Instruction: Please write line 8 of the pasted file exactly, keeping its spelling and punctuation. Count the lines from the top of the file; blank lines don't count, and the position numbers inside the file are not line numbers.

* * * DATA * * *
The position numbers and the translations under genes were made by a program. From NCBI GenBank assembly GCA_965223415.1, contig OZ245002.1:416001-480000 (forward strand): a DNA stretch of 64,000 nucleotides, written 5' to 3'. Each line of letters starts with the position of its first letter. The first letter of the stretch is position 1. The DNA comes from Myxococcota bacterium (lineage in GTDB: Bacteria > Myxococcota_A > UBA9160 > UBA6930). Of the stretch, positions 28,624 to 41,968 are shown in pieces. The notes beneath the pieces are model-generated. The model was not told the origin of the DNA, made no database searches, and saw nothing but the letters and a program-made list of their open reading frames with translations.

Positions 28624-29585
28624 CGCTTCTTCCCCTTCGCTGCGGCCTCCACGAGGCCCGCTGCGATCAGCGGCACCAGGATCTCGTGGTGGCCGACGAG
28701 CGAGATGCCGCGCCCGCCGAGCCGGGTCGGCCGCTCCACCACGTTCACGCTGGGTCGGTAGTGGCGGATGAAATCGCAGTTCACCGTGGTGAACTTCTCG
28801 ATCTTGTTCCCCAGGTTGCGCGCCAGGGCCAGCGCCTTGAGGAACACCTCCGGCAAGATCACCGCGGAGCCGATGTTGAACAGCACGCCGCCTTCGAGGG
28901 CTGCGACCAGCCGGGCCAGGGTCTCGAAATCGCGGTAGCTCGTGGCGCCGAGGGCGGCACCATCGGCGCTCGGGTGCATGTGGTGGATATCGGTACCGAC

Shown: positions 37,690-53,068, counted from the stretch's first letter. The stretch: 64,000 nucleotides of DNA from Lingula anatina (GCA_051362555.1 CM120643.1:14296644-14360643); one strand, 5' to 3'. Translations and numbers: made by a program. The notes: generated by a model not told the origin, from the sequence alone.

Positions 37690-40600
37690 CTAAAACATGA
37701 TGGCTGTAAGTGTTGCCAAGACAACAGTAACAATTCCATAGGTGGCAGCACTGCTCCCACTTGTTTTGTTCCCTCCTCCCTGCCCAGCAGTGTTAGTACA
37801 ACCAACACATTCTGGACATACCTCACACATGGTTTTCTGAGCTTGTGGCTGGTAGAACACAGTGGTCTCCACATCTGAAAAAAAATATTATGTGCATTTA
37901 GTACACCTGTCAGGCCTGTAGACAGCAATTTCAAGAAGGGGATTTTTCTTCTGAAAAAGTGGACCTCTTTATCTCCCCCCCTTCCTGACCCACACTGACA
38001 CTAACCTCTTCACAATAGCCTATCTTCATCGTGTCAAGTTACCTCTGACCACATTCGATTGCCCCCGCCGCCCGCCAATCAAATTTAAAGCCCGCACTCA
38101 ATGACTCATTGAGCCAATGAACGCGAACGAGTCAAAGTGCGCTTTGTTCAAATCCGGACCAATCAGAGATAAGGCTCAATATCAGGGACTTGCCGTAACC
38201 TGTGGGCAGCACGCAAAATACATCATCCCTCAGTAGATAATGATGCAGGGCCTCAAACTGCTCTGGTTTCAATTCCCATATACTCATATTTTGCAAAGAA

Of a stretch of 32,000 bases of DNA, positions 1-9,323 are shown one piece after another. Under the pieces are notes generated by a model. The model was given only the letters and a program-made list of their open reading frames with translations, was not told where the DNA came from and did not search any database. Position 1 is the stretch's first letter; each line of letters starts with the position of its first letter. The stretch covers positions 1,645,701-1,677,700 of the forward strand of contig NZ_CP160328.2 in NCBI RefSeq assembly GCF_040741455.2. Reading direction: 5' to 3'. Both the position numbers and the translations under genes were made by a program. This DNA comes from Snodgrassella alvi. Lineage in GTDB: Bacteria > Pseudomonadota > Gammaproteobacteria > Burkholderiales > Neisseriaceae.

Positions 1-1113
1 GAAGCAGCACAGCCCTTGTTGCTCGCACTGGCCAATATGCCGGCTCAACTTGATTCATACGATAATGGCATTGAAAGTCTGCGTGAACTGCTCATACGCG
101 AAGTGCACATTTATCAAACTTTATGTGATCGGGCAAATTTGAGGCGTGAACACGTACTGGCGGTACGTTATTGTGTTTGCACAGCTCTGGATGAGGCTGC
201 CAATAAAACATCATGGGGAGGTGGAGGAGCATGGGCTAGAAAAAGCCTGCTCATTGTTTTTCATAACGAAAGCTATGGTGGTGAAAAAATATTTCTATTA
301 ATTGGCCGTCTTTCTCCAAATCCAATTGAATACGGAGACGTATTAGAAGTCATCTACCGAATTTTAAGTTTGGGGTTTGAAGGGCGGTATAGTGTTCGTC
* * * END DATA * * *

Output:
Positions 37690-40600